May 17, 2022

ChildFund unveils ambitious Sh5.8 billion plan to uplift Kenyan children

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ChildFund Kenya has launched a new strategic plan with a call on the government and other non-state actors to step up their focus on the welfare of children.

The strategic plan, which runs between 2022 and 2026, targets to reach 7.5 million children with various interventions in childhood development and protection from various abuses.

ChildFund Kenya has lined up programmes over the next five years estimated to cost about $58.2 million (Ksh5.8 billion) at a time when it says two million people including children face starvation due to prolonged drought. The plan is anchored on four key pillars of early childhood development, child protection, youth engagement and disaster risk reduction.

ChildFund Kenya Country Director, Alice Anukur, said the 2022-26 strategy targets infants and young children aged 0 to 5 years, children and young adolescents aged 6 to 14 years and 15 to 24 year olds in 26 counties who live in marginalized and resource-poor households.

Mrs Anukur noted that ChildFund, like the rest of the world, was impacted by the Covid-19 pandemic, halting many of its plans for the 2019-2021 planning cycle as its activities changed to emergency response. The new strategic plan will thus reinforce the 2019-2022 plans that were not implemented.

The strategic plan was launched by Public Service and Gender Chief Administrative Secretary (CAS) Linah Jebii Kilimo, who said the government had prioritized issues affecting youth and children through policy and legislation. “But the challenge lies in enforcing the provisions of existing laws and all the ambitious policies that relate to children rights, and that’s why we embrace all players,” Ms Jebii said in a speech she read on behalf of Gender Minister, Prof Margaret Kobia.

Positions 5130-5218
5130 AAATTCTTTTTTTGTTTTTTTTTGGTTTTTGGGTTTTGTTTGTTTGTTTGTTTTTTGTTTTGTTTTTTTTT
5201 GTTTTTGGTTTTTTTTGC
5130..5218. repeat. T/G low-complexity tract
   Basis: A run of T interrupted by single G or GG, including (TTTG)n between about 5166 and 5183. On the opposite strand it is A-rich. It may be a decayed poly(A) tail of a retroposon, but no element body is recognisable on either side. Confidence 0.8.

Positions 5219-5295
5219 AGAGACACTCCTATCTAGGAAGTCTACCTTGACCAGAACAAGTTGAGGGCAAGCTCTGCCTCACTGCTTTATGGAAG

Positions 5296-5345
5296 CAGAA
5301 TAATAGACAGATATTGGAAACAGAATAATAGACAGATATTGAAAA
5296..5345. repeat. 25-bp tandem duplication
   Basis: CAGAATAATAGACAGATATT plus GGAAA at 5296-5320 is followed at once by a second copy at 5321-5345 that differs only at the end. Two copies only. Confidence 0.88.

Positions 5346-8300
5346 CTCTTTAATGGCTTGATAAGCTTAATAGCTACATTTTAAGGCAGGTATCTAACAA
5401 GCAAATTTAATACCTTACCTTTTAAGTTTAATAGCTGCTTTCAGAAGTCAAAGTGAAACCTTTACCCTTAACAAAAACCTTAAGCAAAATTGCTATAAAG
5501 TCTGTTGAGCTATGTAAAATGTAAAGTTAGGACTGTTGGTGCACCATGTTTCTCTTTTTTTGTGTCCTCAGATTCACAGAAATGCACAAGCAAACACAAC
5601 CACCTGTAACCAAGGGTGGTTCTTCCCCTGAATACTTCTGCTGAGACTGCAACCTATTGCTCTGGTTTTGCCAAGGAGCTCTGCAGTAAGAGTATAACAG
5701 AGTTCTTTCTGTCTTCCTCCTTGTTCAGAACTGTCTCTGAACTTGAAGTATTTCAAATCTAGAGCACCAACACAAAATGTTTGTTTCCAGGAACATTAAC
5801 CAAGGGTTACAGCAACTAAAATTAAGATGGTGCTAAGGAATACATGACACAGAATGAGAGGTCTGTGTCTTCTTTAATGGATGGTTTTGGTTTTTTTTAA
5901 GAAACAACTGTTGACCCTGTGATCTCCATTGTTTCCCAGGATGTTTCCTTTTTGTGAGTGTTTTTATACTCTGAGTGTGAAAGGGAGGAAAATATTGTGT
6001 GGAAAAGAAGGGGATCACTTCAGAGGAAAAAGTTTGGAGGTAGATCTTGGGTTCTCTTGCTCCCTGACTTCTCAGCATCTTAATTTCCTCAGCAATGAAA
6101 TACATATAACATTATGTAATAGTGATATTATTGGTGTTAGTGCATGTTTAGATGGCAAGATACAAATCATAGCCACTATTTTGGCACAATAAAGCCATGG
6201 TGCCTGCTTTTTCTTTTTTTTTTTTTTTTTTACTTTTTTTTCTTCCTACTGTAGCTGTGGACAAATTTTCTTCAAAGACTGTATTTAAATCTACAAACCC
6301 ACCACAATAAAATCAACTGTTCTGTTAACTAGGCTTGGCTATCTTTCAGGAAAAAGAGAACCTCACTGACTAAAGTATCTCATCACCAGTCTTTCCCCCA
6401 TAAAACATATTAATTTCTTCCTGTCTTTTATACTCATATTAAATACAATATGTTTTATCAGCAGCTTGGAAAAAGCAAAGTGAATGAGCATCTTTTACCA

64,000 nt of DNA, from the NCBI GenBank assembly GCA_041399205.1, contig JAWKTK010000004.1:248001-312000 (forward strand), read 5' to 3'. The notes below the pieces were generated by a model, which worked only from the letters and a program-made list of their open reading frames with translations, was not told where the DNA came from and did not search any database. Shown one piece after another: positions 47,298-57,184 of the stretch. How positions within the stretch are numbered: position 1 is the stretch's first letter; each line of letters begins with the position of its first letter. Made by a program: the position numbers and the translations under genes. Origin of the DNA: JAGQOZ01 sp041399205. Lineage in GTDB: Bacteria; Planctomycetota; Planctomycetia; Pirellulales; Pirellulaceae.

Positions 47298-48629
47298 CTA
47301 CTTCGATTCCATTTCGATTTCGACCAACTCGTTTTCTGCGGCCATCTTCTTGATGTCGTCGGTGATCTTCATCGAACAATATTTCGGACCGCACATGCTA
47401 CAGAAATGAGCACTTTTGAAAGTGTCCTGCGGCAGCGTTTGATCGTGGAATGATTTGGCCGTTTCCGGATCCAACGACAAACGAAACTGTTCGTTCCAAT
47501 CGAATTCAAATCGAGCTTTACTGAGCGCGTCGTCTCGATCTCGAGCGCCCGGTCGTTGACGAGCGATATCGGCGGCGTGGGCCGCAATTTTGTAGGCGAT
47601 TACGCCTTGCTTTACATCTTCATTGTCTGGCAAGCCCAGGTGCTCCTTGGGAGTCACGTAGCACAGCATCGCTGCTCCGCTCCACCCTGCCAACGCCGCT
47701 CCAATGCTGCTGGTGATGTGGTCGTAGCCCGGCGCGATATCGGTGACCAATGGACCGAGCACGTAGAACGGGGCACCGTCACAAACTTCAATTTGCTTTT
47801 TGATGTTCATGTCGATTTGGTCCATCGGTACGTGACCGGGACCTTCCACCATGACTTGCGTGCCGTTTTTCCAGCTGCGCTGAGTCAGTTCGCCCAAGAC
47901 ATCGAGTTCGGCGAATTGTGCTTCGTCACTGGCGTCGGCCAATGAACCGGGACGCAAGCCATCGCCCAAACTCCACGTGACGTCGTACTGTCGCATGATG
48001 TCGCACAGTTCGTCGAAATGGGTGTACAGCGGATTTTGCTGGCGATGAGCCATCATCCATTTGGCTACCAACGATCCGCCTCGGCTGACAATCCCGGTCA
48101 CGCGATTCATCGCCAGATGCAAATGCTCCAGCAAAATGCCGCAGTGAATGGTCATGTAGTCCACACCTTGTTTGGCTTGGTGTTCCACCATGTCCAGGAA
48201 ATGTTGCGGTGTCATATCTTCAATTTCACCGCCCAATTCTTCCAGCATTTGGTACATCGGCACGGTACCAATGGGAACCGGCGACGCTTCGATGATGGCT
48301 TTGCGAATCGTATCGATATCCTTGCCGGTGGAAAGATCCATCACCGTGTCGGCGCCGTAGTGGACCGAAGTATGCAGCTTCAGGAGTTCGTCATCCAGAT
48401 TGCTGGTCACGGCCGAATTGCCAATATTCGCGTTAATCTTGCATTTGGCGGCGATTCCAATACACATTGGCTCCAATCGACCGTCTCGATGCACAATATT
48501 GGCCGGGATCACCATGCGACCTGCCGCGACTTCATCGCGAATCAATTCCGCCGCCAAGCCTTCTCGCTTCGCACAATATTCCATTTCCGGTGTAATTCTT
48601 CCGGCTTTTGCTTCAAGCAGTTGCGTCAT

During the period, ChildFund Kenya has set out to enhance its focus on strengthening early childhood development (ECD) and education through policy influencing and advocacy, targeting over one million children aged five years and below.

Mrs Anukur said ChildFund will boost its activities to ensure that children and young adolescents are protected and engaged in strong and well-coordinated child protection systems. Under this pillar, it plans to provide improved learning and protection for 1,500,000 children aged 6 to 14 years.

On youth, Mrs Anukur said emphasis will be on engagement and participation to strengthen their capacities in climate change adaptation to achieve improved and sustained socio-economic development for 1,200,000 adolescents and young adults in Kenya through acquisition of skills and counseling.

It targets to achieve increased resilience of 2,700,000 vulnerable households, children and youth to the negative effects of disasters and climate change. “We shall reinforce the resilience capacity of households affected by disasters through sustainable disaster risk reduction programs,” she said.

Another key pillar of the strategic plan is gender and social inclusion, which seeks to increase ChildFund Kenya’s support to children with disabilities and advocacy against all forms of child exploitation and abuse.

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